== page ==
Last Friday, we held our Annual Kingdon Society Lecture. This was a special event, as we were able to open it to the whole community. These lectures are usually reserved for Academic Scholars. Spencer Hyman from Cocoa Runners gave an interactive talk, with topics including the geography and environmental impact of mass-produced chocolate. James Lloyd-Jones (Third Form) reflects on the evening, in the report below.
“We were treated to an evening of chocolate and fun by Spencer Hyman from Cocoa Runners. The chocolate was real but due to COVID-19, the lecture was virtual. For a couple of hours, Spencer enlightened us on everything chocolate – how it grows and the history of chocolate drinking and eating. He explained the problems that the demand for chocolate has caused – the effect that growing and farming cocoa beans have had on areas of West Africa, where the destruction of the rainforests over the last few years has been dramatic and irreversible unless we act soon. We also learned that up to 2.1 million children are used to farm cocoa beans. To make it worse, some of the children are as young as ten years old. We also learnt that farmers, on average, are paid less than $0.78 a day.
Spencer gave us three golden rules to ensure that we buy and eat chocolate in a smart and sustainable way – a way that is good for us and the planet: Always check the chocolate bar label for ingredients – less really is more! This helps us understand what we are putting in our bodies; Always check the packaging for details of the farmer and estate – this is to make sure children are not being used in the production of the chocolate; Check the packaging for the maker’s address details – ‘Swiss’ chocolate is rarely from Switzerland, for example.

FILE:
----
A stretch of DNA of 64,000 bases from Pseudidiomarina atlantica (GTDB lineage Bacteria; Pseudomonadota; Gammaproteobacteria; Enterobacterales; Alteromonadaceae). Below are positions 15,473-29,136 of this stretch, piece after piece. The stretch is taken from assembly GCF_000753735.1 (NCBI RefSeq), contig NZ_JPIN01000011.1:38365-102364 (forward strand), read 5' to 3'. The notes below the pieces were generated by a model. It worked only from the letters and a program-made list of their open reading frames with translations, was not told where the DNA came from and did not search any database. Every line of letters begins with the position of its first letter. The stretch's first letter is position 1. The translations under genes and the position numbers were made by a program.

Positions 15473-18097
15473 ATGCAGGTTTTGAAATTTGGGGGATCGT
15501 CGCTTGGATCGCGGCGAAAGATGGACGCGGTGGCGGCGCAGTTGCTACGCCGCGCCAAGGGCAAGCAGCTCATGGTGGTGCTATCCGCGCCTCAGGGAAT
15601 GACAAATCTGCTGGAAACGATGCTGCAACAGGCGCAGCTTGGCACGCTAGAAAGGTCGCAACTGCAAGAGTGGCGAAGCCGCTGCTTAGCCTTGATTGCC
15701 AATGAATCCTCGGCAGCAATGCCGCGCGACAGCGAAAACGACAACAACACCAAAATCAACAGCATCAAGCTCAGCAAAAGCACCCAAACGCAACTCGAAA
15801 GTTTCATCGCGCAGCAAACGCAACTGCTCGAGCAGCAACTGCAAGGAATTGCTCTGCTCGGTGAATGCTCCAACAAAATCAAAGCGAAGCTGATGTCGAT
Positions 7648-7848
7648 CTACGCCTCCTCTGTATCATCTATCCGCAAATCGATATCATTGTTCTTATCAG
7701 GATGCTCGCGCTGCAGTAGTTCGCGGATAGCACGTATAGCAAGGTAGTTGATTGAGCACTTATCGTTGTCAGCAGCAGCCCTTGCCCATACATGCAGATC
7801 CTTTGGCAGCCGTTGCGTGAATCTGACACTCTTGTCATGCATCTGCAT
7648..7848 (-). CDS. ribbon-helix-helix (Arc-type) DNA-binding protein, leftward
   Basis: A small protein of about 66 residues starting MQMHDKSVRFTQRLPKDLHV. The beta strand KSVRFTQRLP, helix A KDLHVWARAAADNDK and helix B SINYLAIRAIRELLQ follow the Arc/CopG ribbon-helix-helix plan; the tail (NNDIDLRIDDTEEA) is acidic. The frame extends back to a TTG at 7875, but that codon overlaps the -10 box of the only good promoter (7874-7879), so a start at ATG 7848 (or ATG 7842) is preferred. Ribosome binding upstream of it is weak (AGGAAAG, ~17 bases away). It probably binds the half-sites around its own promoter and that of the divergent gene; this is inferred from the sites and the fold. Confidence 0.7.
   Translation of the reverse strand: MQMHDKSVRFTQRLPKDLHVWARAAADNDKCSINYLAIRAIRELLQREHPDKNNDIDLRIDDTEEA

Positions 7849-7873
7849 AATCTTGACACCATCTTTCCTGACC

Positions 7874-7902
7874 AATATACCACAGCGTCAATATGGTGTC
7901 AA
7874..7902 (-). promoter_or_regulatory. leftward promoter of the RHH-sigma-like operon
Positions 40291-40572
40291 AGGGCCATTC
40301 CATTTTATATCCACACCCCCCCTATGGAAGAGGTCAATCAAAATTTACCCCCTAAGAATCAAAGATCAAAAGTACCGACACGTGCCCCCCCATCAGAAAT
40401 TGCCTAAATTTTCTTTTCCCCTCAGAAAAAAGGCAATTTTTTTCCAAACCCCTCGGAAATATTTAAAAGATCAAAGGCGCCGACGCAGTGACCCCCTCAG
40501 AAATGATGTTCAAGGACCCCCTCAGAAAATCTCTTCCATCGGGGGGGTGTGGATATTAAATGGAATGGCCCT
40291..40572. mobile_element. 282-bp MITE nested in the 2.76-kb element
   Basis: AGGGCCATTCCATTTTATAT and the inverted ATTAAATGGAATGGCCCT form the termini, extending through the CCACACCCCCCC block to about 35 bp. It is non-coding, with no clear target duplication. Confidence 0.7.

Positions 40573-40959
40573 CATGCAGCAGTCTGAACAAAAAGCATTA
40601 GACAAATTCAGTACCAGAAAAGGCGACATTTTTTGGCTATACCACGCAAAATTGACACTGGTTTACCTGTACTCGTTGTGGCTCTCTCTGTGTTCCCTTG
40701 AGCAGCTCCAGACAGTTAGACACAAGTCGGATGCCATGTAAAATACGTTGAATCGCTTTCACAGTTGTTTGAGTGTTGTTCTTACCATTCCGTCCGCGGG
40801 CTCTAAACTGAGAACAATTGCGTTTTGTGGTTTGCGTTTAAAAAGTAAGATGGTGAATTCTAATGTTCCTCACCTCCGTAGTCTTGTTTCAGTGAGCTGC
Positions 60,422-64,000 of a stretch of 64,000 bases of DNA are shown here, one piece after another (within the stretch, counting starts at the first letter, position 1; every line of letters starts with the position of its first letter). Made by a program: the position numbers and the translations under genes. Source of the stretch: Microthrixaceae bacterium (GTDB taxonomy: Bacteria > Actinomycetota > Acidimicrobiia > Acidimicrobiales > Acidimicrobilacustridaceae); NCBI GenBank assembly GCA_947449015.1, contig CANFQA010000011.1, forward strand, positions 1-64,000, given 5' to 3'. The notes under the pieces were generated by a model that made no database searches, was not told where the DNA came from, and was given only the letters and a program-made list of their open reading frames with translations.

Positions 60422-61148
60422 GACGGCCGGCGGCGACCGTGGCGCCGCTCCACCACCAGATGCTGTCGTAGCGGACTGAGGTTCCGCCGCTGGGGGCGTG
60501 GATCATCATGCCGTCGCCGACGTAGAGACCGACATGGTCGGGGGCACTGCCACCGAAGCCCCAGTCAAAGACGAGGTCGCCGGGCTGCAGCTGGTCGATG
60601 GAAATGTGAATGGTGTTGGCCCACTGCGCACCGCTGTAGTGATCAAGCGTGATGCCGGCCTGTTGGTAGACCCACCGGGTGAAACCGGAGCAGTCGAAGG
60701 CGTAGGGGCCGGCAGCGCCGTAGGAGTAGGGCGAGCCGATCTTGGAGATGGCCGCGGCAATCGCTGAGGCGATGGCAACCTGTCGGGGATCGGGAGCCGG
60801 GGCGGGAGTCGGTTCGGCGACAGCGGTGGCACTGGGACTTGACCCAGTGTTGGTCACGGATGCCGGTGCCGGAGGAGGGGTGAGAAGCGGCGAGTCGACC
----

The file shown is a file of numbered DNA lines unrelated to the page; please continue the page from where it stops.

Ready and waiting, with special Cocoa Runners boxes of craft chocolate from around the world, we began. First, Spencer gave us lessons in chocolate tasting, introducing a different chocolate each time. Using menti.com, an interactive presentation tool, Spencer asked us to describe the chocolate we were tasting – was it smoky, floral, fruity, smooth, silky or bitter?
We tasted a massive variety of dark chocolate to start with. We tasted Pump Street chocolate from Jamaica, Original Beans Piura Porcelana from Peru, Original Beans Virunga from Congo D.R, Taza Mexican-style Stone Ground chocolate, Conexion chocolate from Ecuador with chocolate nibs (which tasted weirdly like unripe bananas) and Pralus Madagascar 100% chocolate. Most of the dark chocolate was delicious, although the 100% pure chocolate bar was a bit of a challenge for a few of us.
Moving onto the milk chocolate, we tasted Original Bean Esmeraldas from Ecuador and Menakao Madagascar chocolate. We continued to vote for our favourites, mine was the last one – a creamy, caramel milk chocolate.
The finale was a quiz on what we had learnt and a chance to ask Spencer all the chocolate-related questions we could think of. This was a great evening in which we all learnt a huge amount and we probably won’t look at a chocolate bar or box in quite the same way ever again.
I would like to thank Spencer and Cocoa Runners for hosting such a great event and Mr Jones for arranging it all.”